I think about death a lot. Don’t misunderstand me. I do not have a death wish. I just wish there was no death.
Three years ago, I lost my brother and now I’ve lost my grandmother, too. Jay was the highly-favored “baby” of the family and Grammy was our beloved matriarch. To me, they were the opposite ends of life’s delicately-balanced scales and now, I’m tipping.
Why didn’t I know the latter half of my life would be so painful?
-That there would be more goodbyes than hellos.
-That the depth and intensity of my love would become the depth and intensity of my grief.
Why didn’t somebody tell me?!
I’m lying on the kitchen floor in a puddle; pressing my hot mess against the cool tile. The wailing has subsided to a low moan. My limbs hang limp. Grief is the great paralyzer.
I am a leper slumped against the city gate.
“Now there were four men with leprosy at the entrance of the city gate. They said to each other, Why stay here until we die? If we say, ‘We’ll go into the city’—the famine is there, and we will die. And if we stay here, we will die.” 2 Kings 7:3-4a
The lepers knew that if they didn’t get up, death was certain. If their enemies didn’t find them first, leprosy would eventually chew through their skin. Their only alternative was to get up and go into the city. But death was certain with that option as well. They were hard-pressed either way, or so it seemed.
With Him there is always a third option as unnerving as that option may seem.
“…Let’s go over to the camp of the Arameans and surrender. If they spare us, we live; if they kill us, then we die.” 2 Kings 7:4b
God’s third option included an unthinkable risk: entering enemy territory. But what did these lepers have to lose? Nothing.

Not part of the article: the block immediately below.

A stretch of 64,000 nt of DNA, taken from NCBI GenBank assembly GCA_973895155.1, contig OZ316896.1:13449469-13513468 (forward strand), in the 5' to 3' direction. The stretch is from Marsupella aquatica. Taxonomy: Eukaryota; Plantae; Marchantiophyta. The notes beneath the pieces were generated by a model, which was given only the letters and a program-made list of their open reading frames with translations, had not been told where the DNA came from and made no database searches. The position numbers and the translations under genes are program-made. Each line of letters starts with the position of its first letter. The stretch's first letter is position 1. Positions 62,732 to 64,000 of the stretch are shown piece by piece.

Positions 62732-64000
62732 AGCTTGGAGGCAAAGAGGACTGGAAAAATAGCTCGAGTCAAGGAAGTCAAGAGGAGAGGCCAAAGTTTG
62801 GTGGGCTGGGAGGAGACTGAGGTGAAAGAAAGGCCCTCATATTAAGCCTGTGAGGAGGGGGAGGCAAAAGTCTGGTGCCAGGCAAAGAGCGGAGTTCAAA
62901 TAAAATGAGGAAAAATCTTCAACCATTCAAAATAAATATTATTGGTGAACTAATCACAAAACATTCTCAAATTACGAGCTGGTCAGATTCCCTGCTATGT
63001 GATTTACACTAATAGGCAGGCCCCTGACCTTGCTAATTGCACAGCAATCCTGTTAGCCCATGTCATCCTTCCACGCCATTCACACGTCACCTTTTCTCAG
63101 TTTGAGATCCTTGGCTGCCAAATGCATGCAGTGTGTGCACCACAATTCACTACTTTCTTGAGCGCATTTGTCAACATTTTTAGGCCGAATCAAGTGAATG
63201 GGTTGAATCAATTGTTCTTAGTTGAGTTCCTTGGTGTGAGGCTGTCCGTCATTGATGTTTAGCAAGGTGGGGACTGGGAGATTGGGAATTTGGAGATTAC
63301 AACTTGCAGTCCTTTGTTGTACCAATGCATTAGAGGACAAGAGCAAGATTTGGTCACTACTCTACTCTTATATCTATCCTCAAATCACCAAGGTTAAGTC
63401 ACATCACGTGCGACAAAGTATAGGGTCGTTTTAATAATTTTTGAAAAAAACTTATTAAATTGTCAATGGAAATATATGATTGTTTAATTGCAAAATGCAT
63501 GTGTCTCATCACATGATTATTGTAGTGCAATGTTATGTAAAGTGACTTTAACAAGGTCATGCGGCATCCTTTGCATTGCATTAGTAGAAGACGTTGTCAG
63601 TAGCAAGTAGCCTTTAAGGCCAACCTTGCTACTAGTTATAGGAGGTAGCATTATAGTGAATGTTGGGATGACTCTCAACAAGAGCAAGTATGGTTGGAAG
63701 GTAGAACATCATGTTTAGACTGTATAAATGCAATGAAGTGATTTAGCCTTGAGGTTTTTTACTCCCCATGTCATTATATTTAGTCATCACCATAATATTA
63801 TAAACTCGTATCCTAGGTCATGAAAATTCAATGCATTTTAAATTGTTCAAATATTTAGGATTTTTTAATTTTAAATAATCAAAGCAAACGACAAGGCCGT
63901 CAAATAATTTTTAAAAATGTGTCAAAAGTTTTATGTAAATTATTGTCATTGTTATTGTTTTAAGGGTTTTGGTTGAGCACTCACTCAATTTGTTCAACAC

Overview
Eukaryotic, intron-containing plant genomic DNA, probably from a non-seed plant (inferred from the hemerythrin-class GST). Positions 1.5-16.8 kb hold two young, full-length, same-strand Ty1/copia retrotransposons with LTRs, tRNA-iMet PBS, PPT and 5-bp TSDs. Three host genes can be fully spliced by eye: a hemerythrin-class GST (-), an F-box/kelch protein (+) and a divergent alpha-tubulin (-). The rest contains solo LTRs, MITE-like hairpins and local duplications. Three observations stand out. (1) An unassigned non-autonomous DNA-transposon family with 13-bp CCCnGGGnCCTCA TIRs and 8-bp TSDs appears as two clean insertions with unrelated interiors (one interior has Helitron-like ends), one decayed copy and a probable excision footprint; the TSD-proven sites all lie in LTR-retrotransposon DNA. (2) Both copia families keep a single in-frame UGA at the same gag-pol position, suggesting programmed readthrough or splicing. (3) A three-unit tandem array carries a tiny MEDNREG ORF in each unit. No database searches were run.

“At dusk they got up and went to the camp of the Arameans. When they reached the edge of the camp, no one was there, for the Lord had caused the Arameans to hear the sound of chariots and horses and a great army, so that they said to one another, ‘Look, the king of Israel has hired the Hittite and Egyptian kings to attack us!’ So they got up and fled in the dusk and abandoned their tents and their horses and donkeys. They left the camp as it was and ran for their lives.” 2 Kings 7:5-7
If I stay fetal on the floor, the grief will kill me and I know it. It. Is. Killing. Me. But if I get up, I’ll have to live without the ones I love. I cannot bear the thought. It is impossible to envision a day without them in it. I don’t want to. I can’t!
God, is there a third option for me?
I never wanted to touch death, it’s just that I’ve been touched by death…and it hurts. Sitting up I pour some cool water into the palm of my hand; sanity splashing me in the face.
Dragging myself to my feet and drawing in a deep breath, I walk over and toss my cry towel in the laundry basket. Kleenex just doesn’t cut it anymore. My steps and thoughts go around in circles before I finally make a decision.
I will enter the enemy’s camp–grief, my Philistine beast.
I will face my enemy head on. After all, what have I got to lose? I pick up my Bible and press it tightly against my chest. I’m not going in there alone.
God, help me.
And, He does!
Taking some 3×5 index cards, I open my Bible and copy down meaningful passages of scripture.
“O LORD, from the depths of despair, I cry for your help: Hear me! Answer me! Help me!” Psalm 130:1-2
“For he has not despised my cries of deep despair, he has not turned and walked away. When I cried to him, he heard and came.” Psalm 22:24
Verse upon verse, card upon card. There’s a pile of truth mounting at my feet and it sends a shaft of light across grief’s inky black.
The Word is the sound of God in the camp of my enemy.
The verses I copy down remind me to open my mouth and pray through my pain.
Prayer is the sound of God in the camp of my enemy.
Praying reminds me to praise Him with my tears.
Praise is sound of God in the camp of my enemy.
Convinced I could not make it through the next moment, I realize an hour has passed and I’m still breathing.
My breath is the sound of God in the camp of my enemy.
The story of the four lepers ends when they plunder the abandoned camp of their enemies and share the spoils with others.
I must not keep the plunder from this battle all to myself.
Several hours later, a grieving friend calls. I read her the verses that, hours earlier, plucked me out of death’s grasp. We read the Word of God together. We pray. We cry. We praise. We plunder.